Understanding Traumatic Brain Injury (TBI)

brain injury

Introduction

The brain is one of the most important and influential organs in the entire human body. It’s essentially the nerve center of the body, responsible for conducting the many processes that occur throughout one’s systems and organs, as well as controlling movement, influencing emotions, storing memories, and allowing us to learn, think, feel, and act.

Unfortunately, the brain is also one of the most delicate organs in the body too, able to suffer severe symptoms from even the most minor bumps and knocks. The body itself protects the brain with layers of liquid and the skull, one of the strongest bones of all, but this fragile organ can still be prone to injuries in situations like automobile collisions or sporting accidents.

In many cases, bumps, blows, and impacts to the head can result in traumatic brain injuries. Also known as TBI, this type of injury can vary in severity and lead to a wide range of potential symptoms. This guide will look at some of the primary causes of TBIs, as well as exploring some of their symptoms and ways in which they can be prevented.

Causes of TBI

There are a lot of different possible causes of a TBI. These injuries are most commonly caused by impacts to the head, and there are many situations in which the skull might get hit, strike an obstacle or item around it, or simply get shaken very violently, leading to the brain actually moving around inside and colliding with the bone itself. Here are some common causes of these injuries:

  • Auto Accidents – Auto accidents are one of the primary causes of TBIs. Drivers and passengers are often flung forwards when collisions occur and may bang their heads against the steering wheel, dashboard, or seat in front of them. After accidents, it’s important to seek medical help and carry out neurological checks before conducting any other essential business like filing insurance claims or contacting a lawyer to handle your case.
  • Sporting Collisions – It’s also quite common for TBIs to happen on the sporting field of play. Contact sports like football, boxing, and hockey commonly lead to these kinds of injuries, as players are prone to tackling and colliding with one another as they play. This is why helmets are so important when playing sport and it’s vital for all players to understand the rules and play fairly.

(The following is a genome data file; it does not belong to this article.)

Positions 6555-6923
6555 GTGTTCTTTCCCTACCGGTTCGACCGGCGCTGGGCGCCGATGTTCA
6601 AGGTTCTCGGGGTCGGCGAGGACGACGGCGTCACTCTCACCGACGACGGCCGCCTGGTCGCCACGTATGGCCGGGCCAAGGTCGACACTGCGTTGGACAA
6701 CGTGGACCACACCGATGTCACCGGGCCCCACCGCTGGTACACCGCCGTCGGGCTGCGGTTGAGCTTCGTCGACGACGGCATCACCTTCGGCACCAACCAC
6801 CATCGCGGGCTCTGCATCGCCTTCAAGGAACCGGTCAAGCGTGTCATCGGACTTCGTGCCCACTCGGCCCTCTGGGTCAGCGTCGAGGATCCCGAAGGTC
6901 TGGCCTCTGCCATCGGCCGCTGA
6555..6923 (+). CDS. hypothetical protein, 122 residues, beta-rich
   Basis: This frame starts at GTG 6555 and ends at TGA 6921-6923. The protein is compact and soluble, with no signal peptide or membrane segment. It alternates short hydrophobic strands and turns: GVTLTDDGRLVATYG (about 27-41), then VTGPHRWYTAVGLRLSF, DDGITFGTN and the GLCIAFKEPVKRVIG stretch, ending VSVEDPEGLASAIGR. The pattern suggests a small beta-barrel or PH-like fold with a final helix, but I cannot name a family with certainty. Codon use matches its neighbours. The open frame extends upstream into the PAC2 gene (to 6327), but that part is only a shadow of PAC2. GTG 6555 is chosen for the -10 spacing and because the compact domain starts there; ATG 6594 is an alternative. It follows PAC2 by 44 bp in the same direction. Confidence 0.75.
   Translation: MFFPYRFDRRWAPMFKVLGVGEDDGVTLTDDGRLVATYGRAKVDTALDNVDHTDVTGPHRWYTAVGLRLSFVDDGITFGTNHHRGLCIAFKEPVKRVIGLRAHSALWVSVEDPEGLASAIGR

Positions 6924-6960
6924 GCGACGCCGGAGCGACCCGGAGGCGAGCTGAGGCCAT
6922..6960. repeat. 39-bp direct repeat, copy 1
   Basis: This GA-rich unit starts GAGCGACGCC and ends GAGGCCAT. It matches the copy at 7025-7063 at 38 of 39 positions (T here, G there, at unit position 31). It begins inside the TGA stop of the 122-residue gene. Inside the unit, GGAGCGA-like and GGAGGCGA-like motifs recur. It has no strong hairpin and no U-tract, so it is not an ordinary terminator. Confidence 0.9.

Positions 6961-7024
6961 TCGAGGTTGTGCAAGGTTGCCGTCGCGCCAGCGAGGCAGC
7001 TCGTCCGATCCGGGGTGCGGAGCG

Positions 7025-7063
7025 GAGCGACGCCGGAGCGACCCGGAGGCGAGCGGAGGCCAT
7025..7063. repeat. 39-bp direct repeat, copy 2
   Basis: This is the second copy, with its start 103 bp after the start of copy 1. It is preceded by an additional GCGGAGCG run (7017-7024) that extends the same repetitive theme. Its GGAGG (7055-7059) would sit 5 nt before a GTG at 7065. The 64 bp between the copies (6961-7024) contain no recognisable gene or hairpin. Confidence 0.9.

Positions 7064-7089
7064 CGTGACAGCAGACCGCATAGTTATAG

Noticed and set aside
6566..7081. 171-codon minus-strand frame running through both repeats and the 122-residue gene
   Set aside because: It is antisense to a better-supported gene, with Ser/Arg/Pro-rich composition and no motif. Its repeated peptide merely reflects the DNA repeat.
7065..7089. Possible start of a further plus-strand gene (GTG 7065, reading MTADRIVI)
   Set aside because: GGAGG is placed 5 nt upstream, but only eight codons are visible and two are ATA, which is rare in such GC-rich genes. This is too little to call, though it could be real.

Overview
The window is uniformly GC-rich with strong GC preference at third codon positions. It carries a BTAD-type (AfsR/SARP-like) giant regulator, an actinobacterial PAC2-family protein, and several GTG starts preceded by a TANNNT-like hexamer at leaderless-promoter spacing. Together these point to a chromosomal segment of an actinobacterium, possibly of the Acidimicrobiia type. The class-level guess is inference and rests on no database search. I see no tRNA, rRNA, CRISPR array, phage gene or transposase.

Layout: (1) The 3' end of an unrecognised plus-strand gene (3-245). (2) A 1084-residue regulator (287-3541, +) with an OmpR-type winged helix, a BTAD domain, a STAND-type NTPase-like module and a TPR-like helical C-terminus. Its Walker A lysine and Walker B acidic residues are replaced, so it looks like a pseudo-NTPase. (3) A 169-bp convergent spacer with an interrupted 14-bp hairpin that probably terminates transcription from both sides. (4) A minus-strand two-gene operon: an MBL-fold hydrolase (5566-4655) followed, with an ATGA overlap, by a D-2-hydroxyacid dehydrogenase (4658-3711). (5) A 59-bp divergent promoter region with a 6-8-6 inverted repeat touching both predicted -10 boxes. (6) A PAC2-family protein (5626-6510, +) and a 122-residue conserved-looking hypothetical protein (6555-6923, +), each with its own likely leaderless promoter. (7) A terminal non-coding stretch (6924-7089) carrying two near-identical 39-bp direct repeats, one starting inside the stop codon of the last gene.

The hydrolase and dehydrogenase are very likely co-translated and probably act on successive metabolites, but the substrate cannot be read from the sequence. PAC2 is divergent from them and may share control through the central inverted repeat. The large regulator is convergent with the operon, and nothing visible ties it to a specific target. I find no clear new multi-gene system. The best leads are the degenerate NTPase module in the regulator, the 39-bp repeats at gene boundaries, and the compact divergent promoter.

• Abuse and Violence – TBIs may also be incurred if one person is punched, kicked, or struck with an object in the head. This can happen in incidents of domestic abuse or assault, as well as during other violent crimes. These injuries may also arise if a person is pushed over, falling onto the floor, or down some stairs.

Symptoms of TBI

There are lots of different possible symptoms that can appear when someone suffers a TBI. In the immediate aftermath of the accident or incident that led to the injury, the person may lose consciousness and remain unconscious for an extended period of time, or just a few seconds in some cases.

People with TBIs can later suffer lots of pain and headaches, as well as other common symptoms such as tiredness, dizziness, a sensation of nausea, sickness, and a loss of balance. In more serious cases, the symptoms can start to get worse.

Those suffering from severe TBIs can have to cope with cognitive problems of all kinds, including memory loss, slurred speech, an inability to perform simple tasks, loss of mobility, and more, as well as seizures, convulsions, persistent migraines, and the risk of mental health symptoms like depression and anxiety too.

Preventative Measures for TBIs

TBIs can be some of the most life-changing injuries a person can experience, and while they’re impossible to predict, there are steps that can be taken to reduce the risks of them occurring:

  • Buckling up and making use of signals and mirrors while driving
  • Avoiding distracted driving and maintaining focus on the road
  • Wearing helmets and safety gear while playing sports
  • Installing safety measures around the home like non-slip mats in the bathtub to avoid falls
  • Exercise and a healthy diet contribute to general strength and brain health

Conclusion

A TBI can be a terrible injury, and people of all ages are at risk of TBIs when carrying out even the simplest of tasks like driving to work or playing a game of basketball with their friends. Make sure you understand the risks and take all necessary preventative measures to keep yourself and those around you safe.

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